American Bison, Bison bison
March 2009

SDZ Global Logo

Image credit: Sean Brady at Flickr. Some rights reserved.


(Buntjer et al 2002) (Guthrie 1970) (Meagher 1986) (McDonald 1981) (Prusak et al 2004) (Nowak 1999)

Describer (Date): Linnaeus 1758. Systema Naturae for Bison bison

Kingdom: Animalia
    Phylum: Chordata
        Class: Mammalia
              Order: Artiodactyla* (Even-toed hoofed animals: includes pigs, sheep goats, cattle, deer)
                  Family: Bovidae (Cattle, water buffalo, bison, antelopes, goats, sheep and more)
                           Genus: Bison
                                  Species: Bison priscus (extinct
Steppe Bison)
                                  Species: Bison latifrons (extinct Long-horned Bison)
                                  Species: Bison antiquus (extinct Ancient Bison)

Bison bison (American Bison)
                                       Subspecies: Bison bison
bison (American Plains Bison)
                                       Subspecies: Bison bison
athabascae (American Wood Bison)
                                  Species:  Bison bonasus (European Bison)
                                       Subspecies: Bison bonasus bonasus (Lowland Bison)
                                       Subspecies: Bison bonasus caucasicus (extinct in 1925)
                                       Subspecies: Bison bonasus hungarorum (extinct Hungarian Bison)
*New anatomical and DNA evidence on the relationship between Artiodactyla (even-toed ungulates) and Cetacea (whales and dolphins) recently led to a merging of the two orders into a new group, Cetartiodactyla (Montgelard, 1997; reviewed in Kulemzina, 2009). As of October 2012, experts had not agreed on whether to define Cetartiodactyla as an official taxonomic order that would replace Artiodactyla and Cetacea. Some continue to list bison in the order Artiodactyla (Franklin, 2011) or use the term Cetartiodactyla without defining it as an order (IUCN, 2008).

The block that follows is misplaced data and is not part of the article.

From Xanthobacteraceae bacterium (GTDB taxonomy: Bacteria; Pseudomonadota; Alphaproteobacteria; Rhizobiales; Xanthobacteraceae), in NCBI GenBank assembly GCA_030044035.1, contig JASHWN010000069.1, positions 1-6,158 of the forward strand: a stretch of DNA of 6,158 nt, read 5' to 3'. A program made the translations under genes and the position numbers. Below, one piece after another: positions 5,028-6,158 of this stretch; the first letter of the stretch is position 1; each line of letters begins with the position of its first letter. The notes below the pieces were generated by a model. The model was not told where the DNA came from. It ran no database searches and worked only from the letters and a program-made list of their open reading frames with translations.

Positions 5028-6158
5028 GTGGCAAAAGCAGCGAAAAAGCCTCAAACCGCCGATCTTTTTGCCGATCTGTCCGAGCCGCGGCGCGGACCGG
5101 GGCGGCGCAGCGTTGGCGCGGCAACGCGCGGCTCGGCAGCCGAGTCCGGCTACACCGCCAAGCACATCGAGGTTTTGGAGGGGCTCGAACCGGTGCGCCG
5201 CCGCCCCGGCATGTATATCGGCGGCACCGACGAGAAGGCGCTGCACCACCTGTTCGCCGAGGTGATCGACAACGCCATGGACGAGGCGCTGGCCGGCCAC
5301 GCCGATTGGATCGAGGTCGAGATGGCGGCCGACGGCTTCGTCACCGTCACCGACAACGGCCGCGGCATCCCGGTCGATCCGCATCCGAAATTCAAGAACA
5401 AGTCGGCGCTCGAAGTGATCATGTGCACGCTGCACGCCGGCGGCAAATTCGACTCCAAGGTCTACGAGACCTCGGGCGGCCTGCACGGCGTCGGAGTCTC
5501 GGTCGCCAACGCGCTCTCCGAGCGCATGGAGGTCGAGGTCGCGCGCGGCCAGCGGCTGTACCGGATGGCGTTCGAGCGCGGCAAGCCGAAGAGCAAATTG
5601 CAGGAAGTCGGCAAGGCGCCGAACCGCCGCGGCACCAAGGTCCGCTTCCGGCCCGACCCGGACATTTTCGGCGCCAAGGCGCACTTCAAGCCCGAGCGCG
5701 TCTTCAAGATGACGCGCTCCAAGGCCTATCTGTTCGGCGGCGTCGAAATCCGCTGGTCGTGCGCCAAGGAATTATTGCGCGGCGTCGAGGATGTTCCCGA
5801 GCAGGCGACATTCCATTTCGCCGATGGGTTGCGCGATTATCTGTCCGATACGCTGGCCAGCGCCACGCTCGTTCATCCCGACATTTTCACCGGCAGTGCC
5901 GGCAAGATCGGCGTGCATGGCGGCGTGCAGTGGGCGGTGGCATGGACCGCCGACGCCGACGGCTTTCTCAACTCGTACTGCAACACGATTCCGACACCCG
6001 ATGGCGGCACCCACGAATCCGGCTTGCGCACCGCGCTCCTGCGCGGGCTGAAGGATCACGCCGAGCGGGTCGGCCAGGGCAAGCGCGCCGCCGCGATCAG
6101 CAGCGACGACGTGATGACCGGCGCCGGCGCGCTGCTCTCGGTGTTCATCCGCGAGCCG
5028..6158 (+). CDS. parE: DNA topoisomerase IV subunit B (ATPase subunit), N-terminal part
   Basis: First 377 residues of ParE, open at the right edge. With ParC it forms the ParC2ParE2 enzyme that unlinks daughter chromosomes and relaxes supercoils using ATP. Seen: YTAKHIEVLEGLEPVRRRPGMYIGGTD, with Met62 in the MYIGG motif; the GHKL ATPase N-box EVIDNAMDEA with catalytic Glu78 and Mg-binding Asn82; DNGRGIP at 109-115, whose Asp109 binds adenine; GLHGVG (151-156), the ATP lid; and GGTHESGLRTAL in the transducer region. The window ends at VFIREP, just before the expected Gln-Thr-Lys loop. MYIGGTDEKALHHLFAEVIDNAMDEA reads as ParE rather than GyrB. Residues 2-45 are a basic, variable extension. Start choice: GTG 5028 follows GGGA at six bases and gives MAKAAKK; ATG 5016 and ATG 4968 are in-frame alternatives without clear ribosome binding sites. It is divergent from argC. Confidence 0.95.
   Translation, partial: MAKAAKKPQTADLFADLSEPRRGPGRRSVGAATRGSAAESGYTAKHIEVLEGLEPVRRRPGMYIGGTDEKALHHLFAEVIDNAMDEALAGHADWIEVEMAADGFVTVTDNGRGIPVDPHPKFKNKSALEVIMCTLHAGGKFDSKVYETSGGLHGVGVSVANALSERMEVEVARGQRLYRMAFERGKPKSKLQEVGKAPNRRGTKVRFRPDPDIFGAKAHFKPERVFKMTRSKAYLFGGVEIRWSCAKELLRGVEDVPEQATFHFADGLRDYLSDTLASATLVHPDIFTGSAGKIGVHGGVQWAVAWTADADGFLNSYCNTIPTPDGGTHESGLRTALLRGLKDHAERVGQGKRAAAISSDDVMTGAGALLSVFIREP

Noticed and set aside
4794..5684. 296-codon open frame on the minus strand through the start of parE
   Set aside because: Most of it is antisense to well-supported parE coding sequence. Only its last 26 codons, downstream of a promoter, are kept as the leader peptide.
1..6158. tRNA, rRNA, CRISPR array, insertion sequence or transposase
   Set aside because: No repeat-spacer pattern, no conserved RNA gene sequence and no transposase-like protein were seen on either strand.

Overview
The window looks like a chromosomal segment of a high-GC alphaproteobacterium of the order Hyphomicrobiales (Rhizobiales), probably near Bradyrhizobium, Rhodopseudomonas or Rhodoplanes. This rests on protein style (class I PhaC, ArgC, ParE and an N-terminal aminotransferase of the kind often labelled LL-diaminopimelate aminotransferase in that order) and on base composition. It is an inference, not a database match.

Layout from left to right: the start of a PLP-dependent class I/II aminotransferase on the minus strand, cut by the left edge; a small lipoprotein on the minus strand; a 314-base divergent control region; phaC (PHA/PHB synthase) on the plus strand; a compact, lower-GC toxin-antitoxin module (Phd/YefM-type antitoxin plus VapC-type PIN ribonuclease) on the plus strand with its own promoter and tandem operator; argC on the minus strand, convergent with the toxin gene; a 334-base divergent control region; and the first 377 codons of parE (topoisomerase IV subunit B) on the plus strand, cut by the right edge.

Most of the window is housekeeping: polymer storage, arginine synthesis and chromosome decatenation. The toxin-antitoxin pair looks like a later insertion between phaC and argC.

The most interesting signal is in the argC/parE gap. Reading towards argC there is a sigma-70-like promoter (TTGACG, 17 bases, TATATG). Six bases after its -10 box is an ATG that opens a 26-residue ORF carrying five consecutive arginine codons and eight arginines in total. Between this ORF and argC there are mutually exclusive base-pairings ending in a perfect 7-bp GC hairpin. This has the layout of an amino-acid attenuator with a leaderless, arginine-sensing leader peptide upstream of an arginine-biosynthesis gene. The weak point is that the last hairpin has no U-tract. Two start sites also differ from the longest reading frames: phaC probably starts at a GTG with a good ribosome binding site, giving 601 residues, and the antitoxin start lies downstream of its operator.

Taxonomic History and Nomenclature

(McDonald 1981) (Meagher 1986) (Nowak 1999)

Distribution (of North American bison)
Bison distribution map

American bison historical distribution. Click on map for current detailed distribution (IUCN).

From IUCN Bison bison fact sheet.






(Buchholtz & Sambraus 1990) (Guthrie 1990) (Lott 1974, 2003) (Meagher 1986) (McDonald 1981) (McHugh 1958)(Nowak 1999)

Body Weight: Males 544 - 907 kg (1,199 - 2,000 lb); females 318 - 545 kg (701 - 1,202 lb); Woods Bison generally larger and heavier than Plains Bison, but much overlap (McDonald 1981)
Body Length: Males 3,040 - 3,800 mm (10 - 12 ft); females 2,130 - 3,180 (7 - 10 ft)    
Height at Shoulder: Males 1,670 -1860 mm (5.5 - 6.1 ft); females 1,520-1,570 (5 - 5.1 ft)
Tail Length: Males 330 - 910 mm (1.1 - 3 ft.); females 300 - 510 mm (1.0 - 1.7 ft)
Horns: Arch backwards and upwards with points aimed somewhat inwards. (Grzimek 1990)

General Description

Pelage   Sexual Dimorphism Other Physical Characteristics
(Guthrie 1990) (Lott 2002) (McHugh 1958) (McMillan 2000) (Meagher 1973, 1986) (Mooring 2006) (Nowak 1990) (Powell 2006)(Roden et al 2004) (Van Vuren 1983)

Activity Cycle Territory Size Social Groups

      General       Hierarchy       Territorial Behavior       Aggression Play Communication

        Visual Signs       Vocalization       Olfaction/Scent Marking
Locomotion Interspecies Interaction

(Guthrie 1990) (Hawley et al 1981) (Peden et al 1974)


(Berger 1992) (Buchholtz & Sambraus 1990) (Rutberg 1986) (Komers et al 1994) (Lott 2002) (Meagher 1986) (McDonald 1981) (Mooring et al 2006) (Nowak 1999) (Weigl 2005)

Courtship Reproduction Gestation Life Stages
      Birth       Infant (< 1 year old)       Juvenile      Adult  Longevity Mortality

(Grizmeck 1990) (Marris 2009)

(Grizmek 1990) (Halbert & Derr 2007) (Lott 2002) (Marris 2009) (McDonald 1981)(Nowak 1999)

Population Status Conservation Threats to survival
Important Web Resources:

©2009 San Diego Zoo Global. Disclaimer: Although San Diego Zoo Global makes every attempt to provide accurate information, some of the facts may become outdated or replaced by new research findings. Questions and comments may be addressed to

Return to the Fact Sheet Index